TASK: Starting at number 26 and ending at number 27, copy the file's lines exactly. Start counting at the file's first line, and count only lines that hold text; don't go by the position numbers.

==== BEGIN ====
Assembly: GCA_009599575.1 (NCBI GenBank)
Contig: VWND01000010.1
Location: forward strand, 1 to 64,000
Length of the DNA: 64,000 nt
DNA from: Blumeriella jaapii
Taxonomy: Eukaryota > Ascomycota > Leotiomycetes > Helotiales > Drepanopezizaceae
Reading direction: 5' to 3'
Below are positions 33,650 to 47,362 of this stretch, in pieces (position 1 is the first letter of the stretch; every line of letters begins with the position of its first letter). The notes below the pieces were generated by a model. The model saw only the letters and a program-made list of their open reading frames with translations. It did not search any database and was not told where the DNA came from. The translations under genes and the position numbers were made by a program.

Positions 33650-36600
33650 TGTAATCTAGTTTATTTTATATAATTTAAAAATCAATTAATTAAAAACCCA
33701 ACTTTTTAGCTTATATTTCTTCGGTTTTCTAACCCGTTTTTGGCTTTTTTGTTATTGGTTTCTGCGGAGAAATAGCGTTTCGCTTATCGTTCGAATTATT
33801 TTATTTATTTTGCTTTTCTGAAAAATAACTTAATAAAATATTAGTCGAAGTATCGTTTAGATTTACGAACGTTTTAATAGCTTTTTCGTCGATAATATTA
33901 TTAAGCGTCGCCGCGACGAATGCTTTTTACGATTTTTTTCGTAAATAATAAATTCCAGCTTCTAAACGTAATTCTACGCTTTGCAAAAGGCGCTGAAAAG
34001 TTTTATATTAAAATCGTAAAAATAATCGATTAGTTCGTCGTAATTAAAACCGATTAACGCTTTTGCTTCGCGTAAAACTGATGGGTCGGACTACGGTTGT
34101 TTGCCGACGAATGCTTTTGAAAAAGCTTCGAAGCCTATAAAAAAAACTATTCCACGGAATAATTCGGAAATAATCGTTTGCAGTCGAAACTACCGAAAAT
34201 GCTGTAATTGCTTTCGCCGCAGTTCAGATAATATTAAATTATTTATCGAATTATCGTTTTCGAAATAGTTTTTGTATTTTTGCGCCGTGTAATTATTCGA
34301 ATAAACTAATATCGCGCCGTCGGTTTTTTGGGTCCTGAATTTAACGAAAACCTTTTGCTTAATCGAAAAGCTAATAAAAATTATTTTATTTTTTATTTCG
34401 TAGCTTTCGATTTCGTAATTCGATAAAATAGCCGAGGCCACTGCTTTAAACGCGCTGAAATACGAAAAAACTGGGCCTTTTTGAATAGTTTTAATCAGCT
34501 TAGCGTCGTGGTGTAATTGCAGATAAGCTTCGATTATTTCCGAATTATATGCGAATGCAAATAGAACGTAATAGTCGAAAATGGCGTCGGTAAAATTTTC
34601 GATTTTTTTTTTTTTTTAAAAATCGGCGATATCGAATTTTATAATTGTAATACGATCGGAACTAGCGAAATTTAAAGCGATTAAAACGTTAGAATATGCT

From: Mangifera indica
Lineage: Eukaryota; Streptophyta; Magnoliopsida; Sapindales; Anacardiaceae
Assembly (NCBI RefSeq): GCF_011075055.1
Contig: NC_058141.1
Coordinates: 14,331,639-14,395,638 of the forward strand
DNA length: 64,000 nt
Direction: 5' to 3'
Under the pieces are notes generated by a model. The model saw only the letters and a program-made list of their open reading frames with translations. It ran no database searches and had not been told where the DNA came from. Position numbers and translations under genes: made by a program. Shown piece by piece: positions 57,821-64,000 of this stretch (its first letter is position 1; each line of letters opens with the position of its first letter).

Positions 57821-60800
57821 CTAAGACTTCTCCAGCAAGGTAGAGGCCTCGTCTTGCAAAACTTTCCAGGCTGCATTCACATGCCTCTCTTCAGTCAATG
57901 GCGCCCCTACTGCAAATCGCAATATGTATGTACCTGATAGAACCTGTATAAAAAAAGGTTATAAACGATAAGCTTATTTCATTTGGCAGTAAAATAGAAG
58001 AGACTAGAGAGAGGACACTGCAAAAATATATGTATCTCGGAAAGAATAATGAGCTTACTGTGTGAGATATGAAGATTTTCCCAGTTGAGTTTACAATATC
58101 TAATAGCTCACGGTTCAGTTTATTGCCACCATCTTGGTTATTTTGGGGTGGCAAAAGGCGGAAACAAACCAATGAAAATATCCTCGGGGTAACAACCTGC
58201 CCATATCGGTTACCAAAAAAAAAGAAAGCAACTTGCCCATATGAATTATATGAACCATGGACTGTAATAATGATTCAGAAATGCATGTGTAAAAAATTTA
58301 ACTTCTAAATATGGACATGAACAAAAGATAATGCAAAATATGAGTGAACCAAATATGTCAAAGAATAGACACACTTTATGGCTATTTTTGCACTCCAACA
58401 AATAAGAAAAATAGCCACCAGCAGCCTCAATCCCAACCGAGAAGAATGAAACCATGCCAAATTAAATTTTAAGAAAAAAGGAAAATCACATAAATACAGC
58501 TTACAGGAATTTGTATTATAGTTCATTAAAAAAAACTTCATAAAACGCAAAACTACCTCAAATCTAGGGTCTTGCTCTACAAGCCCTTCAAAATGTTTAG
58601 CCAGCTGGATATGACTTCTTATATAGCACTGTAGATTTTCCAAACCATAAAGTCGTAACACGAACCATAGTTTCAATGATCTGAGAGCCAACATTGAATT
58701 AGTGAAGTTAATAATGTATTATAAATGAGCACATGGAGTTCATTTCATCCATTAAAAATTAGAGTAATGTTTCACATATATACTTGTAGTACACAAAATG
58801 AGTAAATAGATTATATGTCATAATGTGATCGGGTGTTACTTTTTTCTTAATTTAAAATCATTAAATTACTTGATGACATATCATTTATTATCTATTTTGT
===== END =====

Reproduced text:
DNA length: 64,000 nt
Direction: 5' to 3'